You can visit this guide's "Troy vs. OZ." page to learn more about the differences between the two systems of weight.
Furthermore, because copper is sold and traded in the Avoirdupois systems of weight, copper rounds should also indicate this system of weight on the round. (Avoirdupois is pronounced as; a-vo-du-pwa)
The weight of the copper round, to the right, is outlined in red.
Technically, bullion is seen as an investment, and the coins are made as such an item; meaning they are not seen as a collector's item.
Bullion coins do not come in special packaging or decorated boxes, nor do they have a certificate of authenticity, like their numismatic or collector's version counterparts.
For instance, if you were buying 20 - 1oz. American Eagle Silver Bullion Coins they would be delivered to you in a tube of 20.
However, if you were buying 20 - 1oz. American Eagle Silver Proof Coins, they would be delivered in 20 separate boxes, each coin would come in protective packaging, and each coin would have a certificate of authenticity.
In regards to price, for either bullion or numismatic coins, you will want to buy the coins when the spot price of the precious metal the coin is made of has dipped or is consolidating and sell them when you think the price is peaking or has over appreciated.
Below you will find two groups of reputable Coin Dealers.
The first group is a list of this Guide's Affiliated Bullion Dealers
Each Affiliated listing includes:
The second group consist of non-affiliated bullion dealers, they are on
this list because although the Free Bullion Investment Guide is not affiliated with them they
still belong in this list.
The Free Bullion Investment Guide receives a commission from every referred customer's sale we send to an affiliate.
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The other is to give half of these earnings to Gold Nanoparticle Cancer Research. To see who this guide supports - click here.
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Note: As a suggestion to anyone interested in buying bullion from any one of the sites listed below, Please Read each company's ordering instructions and shipping rules carefully.
Affiliated & Non-Affiliated
Bullion Dealers are Not Listed in Any Specific Order
* = Affiliated - Round & Coin Dealers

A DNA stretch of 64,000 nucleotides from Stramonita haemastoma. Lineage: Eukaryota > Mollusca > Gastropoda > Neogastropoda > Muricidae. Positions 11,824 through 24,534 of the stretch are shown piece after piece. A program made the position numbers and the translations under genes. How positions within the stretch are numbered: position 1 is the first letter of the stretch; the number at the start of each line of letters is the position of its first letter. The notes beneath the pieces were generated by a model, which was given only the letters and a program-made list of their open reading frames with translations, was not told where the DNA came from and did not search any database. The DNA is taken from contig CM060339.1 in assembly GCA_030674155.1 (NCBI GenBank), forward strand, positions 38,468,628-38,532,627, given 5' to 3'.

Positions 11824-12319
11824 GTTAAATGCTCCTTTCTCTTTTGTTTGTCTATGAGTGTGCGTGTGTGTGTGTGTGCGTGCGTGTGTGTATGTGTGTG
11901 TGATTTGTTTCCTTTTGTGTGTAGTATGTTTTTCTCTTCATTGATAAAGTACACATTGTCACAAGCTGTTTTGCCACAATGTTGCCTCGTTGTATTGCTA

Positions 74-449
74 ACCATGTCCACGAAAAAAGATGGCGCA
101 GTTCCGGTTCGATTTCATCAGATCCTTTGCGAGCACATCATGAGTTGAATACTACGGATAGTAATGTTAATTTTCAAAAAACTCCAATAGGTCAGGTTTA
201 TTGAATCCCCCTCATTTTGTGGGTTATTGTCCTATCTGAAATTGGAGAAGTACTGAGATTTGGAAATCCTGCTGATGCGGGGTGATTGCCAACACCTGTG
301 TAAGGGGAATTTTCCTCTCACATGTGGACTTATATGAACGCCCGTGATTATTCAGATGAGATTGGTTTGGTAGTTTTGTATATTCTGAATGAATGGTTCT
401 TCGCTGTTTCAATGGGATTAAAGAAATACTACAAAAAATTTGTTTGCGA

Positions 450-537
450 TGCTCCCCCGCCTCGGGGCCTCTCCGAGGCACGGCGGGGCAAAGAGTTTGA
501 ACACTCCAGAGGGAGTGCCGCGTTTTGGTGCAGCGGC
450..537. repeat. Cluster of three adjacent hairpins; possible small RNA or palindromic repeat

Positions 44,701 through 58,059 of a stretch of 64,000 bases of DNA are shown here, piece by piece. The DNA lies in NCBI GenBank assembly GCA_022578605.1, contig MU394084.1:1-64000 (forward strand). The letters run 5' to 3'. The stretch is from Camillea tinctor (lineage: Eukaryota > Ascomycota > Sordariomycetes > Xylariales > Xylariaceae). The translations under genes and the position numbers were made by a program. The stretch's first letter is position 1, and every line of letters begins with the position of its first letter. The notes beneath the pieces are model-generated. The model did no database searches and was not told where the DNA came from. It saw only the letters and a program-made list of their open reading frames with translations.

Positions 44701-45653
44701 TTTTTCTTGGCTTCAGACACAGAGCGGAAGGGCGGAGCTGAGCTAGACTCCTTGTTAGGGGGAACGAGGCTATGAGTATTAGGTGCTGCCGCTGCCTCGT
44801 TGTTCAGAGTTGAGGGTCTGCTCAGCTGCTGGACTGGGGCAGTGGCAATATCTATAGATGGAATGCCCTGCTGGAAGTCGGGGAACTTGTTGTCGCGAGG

GoldenEagle Coins is a Family Owned Precious Metals Dealer based in Laurel, Maryland, that has been in business since 1974.
They offer one of the largest online selections of precious metals bullion.
GoldenEagle Coins - Customer Review Links
Bullion Exchanges is a trusted Precious Metals Retailer located in the heart of New York City’s Diamond District.
Bullion Exchanges we have a wide variety of products including but not limited to, metals that range from the ever popular gold and silver to the newly emerging platinum and palladium.
Bullion Exchanges - Customer Review Links
SD Bullion is a Precious Metals Dealer located in Michigan, they offer wide selection of bullion bars, rounds and coins.
SD Bullion is a subsidiary of the popular alternative financial website 'Silver Doctors.'
SD Bullion - Customer Review Links
"BGASC" is a acronym for "Buy Gold And Silver Coins" they are a Precious Metals Dealer based in California.
They offer a large variety of gold, silver, platinum and palladium bullion.
Every single package BGASC ships is sent fully privately insured for its time in transit.
BGASC - Customer Review Links
Money Metals Exchange is a Precious Metals Dealer based in Idaho, US. They offer bullion in gold, silver, platinum and palladium.
They also have a popular blog and they host a weekly podcast with precious metals market insiders.
Money Metals Exchange - Customer Review Links
The Perth Mint is known throughout the world for its high standards in refining and minting investment bullion coins of the highest quality. The Perth Mint is the oldest operating Mint in Australia, it opened on June 20th, 1899.
This bullion dealer is based in Canada and offers a wide variety of precious metals bullion for you to choose from, their commitment to you is to provide extraordinary service throughout your bullion buying experience.
SilverGoldBull - Customer Review Links
GoldenState Mint has been in the precious metals business for 40 years.
Jim Pavlakos started in 1974, and his son Andrew has joined forces at the mint to continue the growth and future of the Golden State Mint.
They have facilities in Southern California and Central Florida, using state-of-the-art processes they're continually adding and upgrading equipment to provide the best quality.
They specialize in the minting of silver, gold copper and have the ability to produce numerous sizes and endless designs.
GoldenState Mint - Customer Review Links